Friday, April 24, 2009

Chew Your Food!

http://blogs.menupages.com/boston/Dancing%20hot%20dog%20C.jpg A recent patient of mine was a 14 year old boy not breathing after choking on....a hot dog. Parents said he has always had a problem with eating his food too fast. They had told him that day to slow down on his hot dogs. He got tired of listening to it, so he took his food to his room. They went to check on him later on...and he was on the floor blue and apneic.

He was intubated at arrival to the ER. Poor kid ended up needing a bronchoscopy to remove the rest of the hot dog, and his lungs suffered from florid pulmonary edema. Thankfully in the end he recovered and didn't have any neurovascular deficits....which shocked me.

For all the young ones out there....moral of the story is to chew your food. Or as my 7 year said when I told her about this..."you should always listen to your parents."

-ER Doc

8 comments:

LivingDeadNurse said...

apparently hotdogs are bad for all ages lol

tracy said...

That is just plain scary. My 17 year old loves to eat hotdogs...while on the computer...i must remind him to chew his food...i'm sure he'll looooove that!
Thanks for the reminder!

He does bring his plate down when he's finished...so i'll know he's alive...?! ;)

Ninjamedic said...

The first pediatric call I ever worked was a 2 year old with a chunk of hotdog stuck in his trachea, completely blocking his airway.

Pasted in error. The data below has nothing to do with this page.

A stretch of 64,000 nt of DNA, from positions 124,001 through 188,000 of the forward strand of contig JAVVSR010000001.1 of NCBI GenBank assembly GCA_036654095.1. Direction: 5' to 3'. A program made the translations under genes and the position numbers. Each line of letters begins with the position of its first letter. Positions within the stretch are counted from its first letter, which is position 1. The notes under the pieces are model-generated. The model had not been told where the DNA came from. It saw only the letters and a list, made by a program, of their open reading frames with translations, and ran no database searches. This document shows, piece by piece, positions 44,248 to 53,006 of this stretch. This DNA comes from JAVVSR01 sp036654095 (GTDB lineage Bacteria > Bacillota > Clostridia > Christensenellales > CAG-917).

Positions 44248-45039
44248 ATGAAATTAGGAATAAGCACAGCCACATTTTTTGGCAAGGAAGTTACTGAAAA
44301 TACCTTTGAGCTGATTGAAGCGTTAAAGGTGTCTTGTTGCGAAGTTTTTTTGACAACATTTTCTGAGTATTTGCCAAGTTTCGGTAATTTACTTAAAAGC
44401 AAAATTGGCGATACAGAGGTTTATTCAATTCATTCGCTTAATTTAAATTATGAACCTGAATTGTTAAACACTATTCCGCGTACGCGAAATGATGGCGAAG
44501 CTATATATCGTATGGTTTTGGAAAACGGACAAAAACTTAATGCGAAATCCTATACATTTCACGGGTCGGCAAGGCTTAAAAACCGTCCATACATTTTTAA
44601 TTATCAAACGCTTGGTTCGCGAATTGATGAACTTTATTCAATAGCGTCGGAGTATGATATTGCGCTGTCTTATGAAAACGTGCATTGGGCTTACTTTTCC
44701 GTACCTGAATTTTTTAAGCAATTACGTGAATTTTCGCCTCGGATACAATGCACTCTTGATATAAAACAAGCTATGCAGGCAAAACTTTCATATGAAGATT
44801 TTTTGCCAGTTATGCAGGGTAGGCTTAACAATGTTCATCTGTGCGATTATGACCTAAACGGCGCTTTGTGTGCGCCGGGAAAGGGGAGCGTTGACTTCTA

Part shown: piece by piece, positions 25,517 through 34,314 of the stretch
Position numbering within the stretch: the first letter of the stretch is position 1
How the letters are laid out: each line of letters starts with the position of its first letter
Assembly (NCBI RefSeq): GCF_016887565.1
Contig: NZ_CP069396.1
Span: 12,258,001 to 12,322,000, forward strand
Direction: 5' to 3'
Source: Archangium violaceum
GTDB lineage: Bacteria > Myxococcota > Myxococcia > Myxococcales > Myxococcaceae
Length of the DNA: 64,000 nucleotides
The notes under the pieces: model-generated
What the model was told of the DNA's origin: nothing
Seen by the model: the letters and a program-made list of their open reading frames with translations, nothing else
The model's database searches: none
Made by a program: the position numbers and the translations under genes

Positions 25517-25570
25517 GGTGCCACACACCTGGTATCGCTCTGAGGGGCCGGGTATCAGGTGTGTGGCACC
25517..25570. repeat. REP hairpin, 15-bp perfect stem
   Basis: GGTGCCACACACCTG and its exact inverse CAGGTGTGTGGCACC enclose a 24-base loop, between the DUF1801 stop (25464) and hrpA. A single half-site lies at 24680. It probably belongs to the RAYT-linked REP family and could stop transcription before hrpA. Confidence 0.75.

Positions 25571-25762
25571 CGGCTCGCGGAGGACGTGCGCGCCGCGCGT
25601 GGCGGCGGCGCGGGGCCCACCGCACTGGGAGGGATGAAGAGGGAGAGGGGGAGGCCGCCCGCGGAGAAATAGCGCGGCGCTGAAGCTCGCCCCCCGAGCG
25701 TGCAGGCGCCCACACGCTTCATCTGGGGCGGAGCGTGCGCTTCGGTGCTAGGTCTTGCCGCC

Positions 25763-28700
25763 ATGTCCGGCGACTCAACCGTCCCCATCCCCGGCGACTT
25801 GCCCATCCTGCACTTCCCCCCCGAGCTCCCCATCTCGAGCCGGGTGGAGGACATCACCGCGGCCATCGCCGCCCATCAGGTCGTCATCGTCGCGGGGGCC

We used a laryngoscope and some McGill forceps to fish it out. I was worried about hypoxic brain damage because he was apneic for 6 plus minutes when I had him, but from what I've heard since then has made a complete recovery - the only long term effect he has is an intense dislike for hotdogs.

I don't blame him!

Sabra said...

A bit of a tangent, but this reminds me of when my (ex)father-in-law tried to feed my (then) 18-month-old daughter a LifeSaver. "It's got a hole in the middle, she won't suffocate!" Mind you, he knew this from first-hand experience, when his own son choked on a LifeSaver as a young boy and that little hole was the only thing that kept him alive & breathing.

Why he thought that meant it was a great candy for my toddler is beyond me...

Anonymous said...

how can you intubate someone with an obstructed airway?

Trust us....we're doctors said...

Anonymous...your correct you technically can't intubate if obstructed. First try to remove obstruction with heimlech maneuver as done in this case. If that doesn't work, try foreceps while you have a good view while you have the blade in the mouth. If those aren't working, you can do an emergent crich if the obstruction is high enough. If low and you are loosing brain tissue from hypoxia, I would contemplate using a bougie to move the obstruction distally (causing an aspiration and a date with a bronchoscopy)to save the patient. I don't know if that's textbook though

Anonymous said...

but you said he came in intubated, how is that possible if he was actively choking and ended up with a bronch?

Anonymous said...

Ah god, once I had some kid like that who had eaten a hot dog, and then been unable to swallow for like 3 days.

In the ER after several hours, he made this huge choking noise, and an entire white, three-day-old hot dog that had been resting in his esophagus popped out.